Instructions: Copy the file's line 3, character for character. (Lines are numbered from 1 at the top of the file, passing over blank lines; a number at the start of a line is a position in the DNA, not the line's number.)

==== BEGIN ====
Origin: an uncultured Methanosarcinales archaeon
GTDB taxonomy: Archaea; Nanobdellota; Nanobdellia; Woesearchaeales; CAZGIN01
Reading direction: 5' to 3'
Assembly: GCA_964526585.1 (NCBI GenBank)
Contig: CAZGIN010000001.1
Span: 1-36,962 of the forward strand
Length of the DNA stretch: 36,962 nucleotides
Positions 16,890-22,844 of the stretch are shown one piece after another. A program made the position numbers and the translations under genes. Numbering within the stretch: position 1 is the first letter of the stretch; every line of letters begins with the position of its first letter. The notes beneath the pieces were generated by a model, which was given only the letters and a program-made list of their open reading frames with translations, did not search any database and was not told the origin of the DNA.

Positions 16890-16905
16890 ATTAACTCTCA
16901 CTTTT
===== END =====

Reading direction: 5' to 3'